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Matariki: Behind the celebration

Tuesday 22nd July 2014

Matariki has arrived in Aotearoa’s night sky, marking the start of the Māori New Year.

Traditionally, it’s been a time for whanau to gather and reflect on the past and the future, and was marked by feasting, planting crops and events to remember the dead.

We spoke to some of the people involved in this year’s celebrations about what Matariki means to them.


Ati Teepa (Tuhoe), an audience engagement facilitator at Te Papa, says Matariki is a great opportunity to celebrate culture.

“It's a time of being Māori and I think, you know, if there's a time of the year that we can showcase Māori – your Māoriness, or your Tuhoe-ness or your Te Papa-ness — whatever 'ness' you've got.”

“Who knows, in the future in could become a public holiday, which would be kind of awesome.”


Maria Walker (Ngati Kahungunu) says when Matariki comes around she has a sense of renewal.

“I inherently feel spurred by things and I feel that this time every year, sort of a renewal, especially as an actor. We are given Maori work around this time of year there's Tawata Productions, Taki Rua productions and Maori films are sometimes about Matariki.”

This Matariki, Maria is directing Taki Rua theatre company’s play Ngunguru I Te Ao I Te Po.


Astronomer Toa Waaka (Ngati Toa Rangatira, Te Ati Awa, Ngati Koata, Ngati Porou, Hauraki, Te Mahurehure) says ancient Maori knowledge, such as understanding science, astronomy and physics became the basis of te reo.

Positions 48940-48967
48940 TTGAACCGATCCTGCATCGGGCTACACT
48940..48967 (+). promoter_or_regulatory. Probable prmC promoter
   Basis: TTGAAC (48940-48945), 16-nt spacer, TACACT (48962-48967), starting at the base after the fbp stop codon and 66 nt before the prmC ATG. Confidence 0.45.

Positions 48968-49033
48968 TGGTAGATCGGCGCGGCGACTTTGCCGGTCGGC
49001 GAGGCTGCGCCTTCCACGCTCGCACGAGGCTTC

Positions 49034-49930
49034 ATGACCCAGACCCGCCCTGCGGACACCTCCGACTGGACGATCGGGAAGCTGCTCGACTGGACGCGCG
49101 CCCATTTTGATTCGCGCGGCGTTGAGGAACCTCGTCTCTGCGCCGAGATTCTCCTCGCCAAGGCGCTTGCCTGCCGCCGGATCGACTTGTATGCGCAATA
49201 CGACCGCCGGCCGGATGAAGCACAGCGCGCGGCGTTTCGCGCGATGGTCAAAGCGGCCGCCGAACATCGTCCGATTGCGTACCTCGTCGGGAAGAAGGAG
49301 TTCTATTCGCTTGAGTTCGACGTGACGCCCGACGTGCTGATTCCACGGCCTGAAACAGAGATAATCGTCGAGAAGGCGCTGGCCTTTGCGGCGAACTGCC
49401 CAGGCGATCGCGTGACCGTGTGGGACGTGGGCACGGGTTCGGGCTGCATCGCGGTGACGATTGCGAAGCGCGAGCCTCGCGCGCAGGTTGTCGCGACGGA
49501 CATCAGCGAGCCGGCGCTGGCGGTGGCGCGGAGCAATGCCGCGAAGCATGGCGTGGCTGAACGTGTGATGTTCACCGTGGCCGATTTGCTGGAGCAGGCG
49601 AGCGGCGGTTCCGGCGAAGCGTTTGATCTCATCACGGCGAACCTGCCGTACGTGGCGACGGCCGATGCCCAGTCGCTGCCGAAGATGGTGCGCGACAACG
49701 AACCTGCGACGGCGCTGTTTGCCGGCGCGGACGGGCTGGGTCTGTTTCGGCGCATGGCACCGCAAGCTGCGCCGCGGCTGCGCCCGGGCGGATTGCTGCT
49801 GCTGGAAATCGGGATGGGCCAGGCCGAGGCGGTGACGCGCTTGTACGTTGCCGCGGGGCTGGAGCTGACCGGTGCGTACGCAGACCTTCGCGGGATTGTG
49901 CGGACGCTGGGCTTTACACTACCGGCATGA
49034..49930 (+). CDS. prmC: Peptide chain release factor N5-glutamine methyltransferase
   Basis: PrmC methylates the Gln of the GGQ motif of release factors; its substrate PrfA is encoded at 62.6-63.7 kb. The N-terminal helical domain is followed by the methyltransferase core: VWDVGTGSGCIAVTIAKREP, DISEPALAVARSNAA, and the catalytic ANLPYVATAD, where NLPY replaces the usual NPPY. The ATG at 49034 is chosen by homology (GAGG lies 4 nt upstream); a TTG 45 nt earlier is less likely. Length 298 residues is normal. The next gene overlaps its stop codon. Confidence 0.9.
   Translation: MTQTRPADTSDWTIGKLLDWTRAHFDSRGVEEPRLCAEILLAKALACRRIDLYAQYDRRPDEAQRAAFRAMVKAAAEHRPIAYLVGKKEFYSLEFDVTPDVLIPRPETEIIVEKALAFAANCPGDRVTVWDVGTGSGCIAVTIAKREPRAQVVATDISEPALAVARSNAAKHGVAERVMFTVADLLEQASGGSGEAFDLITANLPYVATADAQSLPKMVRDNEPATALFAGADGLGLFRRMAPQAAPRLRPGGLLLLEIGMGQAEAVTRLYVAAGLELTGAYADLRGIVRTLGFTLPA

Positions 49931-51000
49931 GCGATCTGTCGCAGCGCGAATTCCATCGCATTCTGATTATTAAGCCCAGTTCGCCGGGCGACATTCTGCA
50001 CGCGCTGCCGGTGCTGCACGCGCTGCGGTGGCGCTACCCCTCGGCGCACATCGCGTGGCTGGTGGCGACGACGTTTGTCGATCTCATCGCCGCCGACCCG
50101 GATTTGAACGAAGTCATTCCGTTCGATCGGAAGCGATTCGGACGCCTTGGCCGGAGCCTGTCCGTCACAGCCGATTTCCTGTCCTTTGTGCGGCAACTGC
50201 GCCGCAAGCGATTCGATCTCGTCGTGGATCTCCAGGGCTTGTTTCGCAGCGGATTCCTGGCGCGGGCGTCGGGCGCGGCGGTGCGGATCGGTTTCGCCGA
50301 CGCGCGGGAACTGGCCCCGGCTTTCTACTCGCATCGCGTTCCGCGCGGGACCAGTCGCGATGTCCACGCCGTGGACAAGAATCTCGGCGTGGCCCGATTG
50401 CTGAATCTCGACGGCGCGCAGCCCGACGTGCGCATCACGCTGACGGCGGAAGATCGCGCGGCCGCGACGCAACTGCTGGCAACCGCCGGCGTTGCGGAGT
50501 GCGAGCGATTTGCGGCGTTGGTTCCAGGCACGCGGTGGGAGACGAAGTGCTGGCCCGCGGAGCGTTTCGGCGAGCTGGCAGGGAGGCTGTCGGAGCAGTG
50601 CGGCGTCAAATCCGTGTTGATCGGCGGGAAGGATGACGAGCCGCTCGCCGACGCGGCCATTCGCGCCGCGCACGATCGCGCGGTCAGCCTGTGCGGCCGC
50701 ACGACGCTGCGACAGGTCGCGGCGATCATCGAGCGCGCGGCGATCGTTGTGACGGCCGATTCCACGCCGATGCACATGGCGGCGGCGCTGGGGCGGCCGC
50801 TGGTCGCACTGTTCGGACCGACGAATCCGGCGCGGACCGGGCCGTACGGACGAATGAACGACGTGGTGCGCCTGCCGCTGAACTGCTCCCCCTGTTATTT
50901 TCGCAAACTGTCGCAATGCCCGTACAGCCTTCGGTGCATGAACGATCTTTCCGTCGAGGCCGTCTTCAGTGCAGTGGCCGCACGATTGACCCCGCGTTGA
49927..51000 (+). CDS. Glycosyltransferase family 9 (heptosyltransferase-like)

“They understood the processes of nature. Their scientific observation was seen in a much more, I suppose, holistic way. But today we can now look at their knowledge and go: 'Hey actually what they were saying is quite right.”

READ more about Matariki on the Encyclopedia of New Zealand.

This content was brought to you with funding support from New Zealand On Air.

Join the discussion »

“This is awesome as it is explained it does show our tipuna had a deep understanding of not just science but of the spiritual unexplained aspects of life which makes more sense to me than the lifeless explanations in science of such things as the big bang theory. This is exciting to me and I would love to learn more because I have heard many of what Toa spoke of on marae but I never was explained it. But to have it explained I feel like I knew it already, although I have only learnt it. I would love to learn more!” — Rawinia

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